Distribution of cerebral blood flow during anesthesia with isoflurane or halothane in humans
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BACKGROUND: Halothane and isoflurane have been shown to induce disparate effects on different brain structures in animals. In humans, various methods for measuring cerebral blood flow (CBF) have produced results compatible with a redistribution of CBF toward deep brain structures during isoflurane anesthesia in humans. This study was undertaken to examine the effects of halothane and isoflurance on the distribution of CBF. METHODS: Twenty ASA physical status patients (four groups, five in each) anesthetized with either isoflurane or halothane (1 MAC) during normo- or hypocapnia (PaCO2 5.6 or 4.2 kPa (42 or 32 mmHg)) were investigated with a two-dimensional CBF measurement (CBFxenon, intravenous 133xenon washout technique) and a three-dimensional method for measurement of the regional CBF (rCBF) distribution with single photon emission computer-aided tomography (SPECT; 99mTc-HMPAO). In the presentation of SPECT data, the mean CBF of the brain was defined as 100%, and all relative flow values are related to this value. RESULTS: The mean CBFxenon level was significantly influenced by the PaCO2 as well as by the anesthetic used. At normocapnia, patients anesthetized with halothane had a mean CBFxenon of 40 +/- 3 (SE) ISI units. With isoflurane, the flow was significantly (P < 0.01, 33 +/- 3 ISI units) less than with halothane. Hypocapnia decreased mean CBFxenon (P < 0.0001) during both anesthetics (halothane 24 +/- 3, isoflurane 13 +/- 2 ISI units). The effects on CBFxenon, between the anesthetics, differed significantly (P < 0.01) also during hypocapnia. There were significant differences in rCBF distribution measured between the two anesthetics (P < 0.05). During isoflurane anesthesia, there was a relative increase in flow values in subcortical regions (thalamus and basal ganglia) to 10-15%, and in pons to 7-10% above average. Halothane, in contrast, induced the highest relative flow levels in the occipital lobes, which increased by approximately 10% above average. The rCBF level was increased approximately 10% in cerebellum with both anesthetics. Changes in PaCO2 did not alter the rCBF distribution significantly. CONCLUSIONS: There is a difference in the human rCBF distribution between halothane and isoflurane with higher relative flows in subcortical regions during isoflurane anesthesia. However, despite this redistribution, isoflurane anesthesia resulted in a lower mean CBFxenon than did anesthesia with halothane.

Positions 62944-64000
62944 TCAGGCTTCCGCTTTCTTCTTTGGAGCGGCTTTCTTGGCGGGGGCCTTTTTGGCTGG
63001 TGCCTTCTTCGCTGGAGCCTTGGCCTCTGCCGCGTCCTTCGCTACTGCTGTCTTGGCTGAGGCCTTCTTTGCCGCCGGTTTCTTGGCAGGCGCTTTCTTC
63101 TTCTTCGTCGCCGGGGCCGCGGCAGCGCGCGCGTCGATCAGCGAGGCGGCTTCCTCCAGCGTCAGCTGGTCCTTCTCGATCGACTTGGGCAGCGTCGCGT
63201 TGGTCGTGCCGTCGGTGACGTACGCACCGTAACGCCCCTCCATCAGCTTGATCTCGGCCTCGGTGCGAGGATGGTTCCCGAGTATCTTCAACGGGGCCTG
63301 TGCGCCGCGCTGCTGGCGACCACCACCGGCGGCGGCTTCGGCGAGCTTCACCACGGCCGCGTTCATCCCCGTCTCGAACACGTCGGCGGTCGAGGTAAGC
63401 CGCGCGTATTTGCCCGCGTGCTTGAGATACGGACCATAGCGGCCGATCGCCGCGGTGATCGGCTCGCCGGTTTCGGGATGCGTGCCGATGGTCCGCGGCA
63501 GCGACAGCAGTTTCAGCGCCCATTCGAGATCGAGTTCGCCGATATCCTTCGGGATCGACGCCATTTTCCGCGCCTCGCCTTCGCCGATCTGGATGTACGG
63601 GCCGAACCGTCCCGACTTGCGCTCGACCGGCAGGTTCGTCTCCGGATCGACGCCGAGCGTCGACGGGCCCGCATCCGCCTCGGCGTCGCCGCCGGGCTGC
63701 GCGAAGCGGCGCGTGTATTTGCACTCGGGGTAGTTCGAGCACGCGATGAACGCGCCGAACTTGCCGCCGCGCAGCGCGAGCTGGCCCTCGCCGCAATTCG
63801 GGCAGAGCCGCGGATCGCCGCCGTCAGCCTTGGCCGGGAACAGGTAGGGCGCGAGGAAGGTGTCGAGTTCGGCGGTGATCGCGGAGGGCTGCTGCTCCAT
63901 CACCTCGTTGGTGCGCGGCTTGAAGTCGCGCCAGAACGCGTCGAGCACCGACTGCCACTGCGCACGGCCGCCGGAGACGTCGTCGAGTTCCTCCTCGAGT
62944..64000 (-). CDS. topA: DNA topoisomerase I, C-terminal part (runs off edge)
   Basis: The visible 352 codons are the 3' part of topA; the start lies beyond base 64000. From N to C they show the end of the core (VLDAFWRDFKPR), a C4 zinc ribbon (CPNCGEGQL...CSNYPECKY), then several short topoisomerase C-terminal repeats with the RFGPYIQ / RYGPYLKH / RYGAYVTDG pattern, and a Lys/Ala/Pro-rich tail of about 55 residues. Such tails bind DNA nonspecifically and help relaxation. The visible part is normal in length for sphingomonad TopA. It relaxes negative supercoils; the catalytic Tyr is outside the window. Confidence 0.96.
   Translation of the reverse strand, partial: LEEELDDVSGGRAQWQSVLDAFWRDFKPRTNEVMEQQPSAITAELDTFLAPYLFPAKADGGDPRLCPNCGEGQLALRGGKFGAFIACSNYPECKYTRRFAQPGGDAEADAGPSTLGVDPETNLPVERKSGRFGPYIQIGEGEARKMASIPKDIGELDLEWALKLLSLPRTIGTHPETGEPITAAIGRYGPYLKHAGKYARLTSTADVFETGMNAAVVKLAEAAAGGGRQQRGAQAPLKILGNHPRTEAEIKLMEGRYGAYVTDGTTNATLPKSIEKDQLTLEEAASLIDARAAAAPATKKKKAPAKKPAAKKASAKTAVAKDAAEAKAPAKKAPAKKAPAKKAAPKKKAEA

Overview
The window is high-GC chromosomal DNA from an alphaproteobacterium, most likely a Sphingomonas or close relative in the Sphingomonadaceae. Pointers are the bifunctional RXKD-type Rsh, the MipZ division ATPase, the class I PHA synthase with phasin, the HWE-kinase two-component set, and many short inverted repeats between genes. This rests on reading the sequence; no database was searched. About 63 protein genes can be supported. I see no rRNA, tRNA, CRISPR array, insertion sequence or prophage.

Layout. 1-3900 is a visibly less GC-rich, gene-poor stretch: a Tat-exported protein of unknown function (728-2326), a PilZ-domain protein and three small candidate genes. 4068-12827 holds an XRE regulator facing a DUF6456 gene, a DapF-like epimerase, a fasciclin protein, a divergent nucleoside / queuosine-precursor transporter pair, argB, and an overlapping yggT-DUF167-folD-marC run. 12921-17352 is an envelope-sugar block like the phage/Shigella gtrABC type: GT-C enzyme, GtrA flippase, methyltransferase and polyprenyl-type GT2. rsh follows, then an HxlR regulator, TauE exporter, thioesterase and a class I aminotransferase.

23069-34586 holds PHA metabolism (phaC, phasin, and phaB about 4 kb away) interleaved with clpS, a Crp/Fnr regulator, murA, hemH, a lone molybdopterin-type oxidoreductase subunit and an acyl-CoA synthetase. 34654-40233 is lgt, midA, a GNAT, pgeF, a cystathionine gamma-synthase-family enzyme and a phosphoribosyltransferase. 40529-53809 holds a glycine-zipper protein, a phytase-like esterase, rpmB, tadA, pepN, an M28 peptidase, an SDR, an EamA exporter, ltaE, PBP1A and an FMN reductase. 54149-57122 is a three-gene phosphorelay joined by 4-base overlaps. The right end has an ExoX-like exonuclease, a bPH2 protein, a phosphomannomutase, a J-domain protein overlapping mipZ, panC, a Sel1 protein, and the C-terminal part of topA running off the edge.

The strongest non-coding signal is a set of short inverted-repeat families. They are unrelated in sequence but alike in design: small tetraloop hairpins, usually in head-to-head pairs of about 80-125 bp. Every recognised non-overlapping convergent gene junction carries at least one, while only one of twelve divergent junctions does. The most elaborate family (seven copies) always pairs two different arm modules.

|Research areas and keywords||
Subject classification (UKÄ) – MANDATORY
|Publication status||Published - 1995|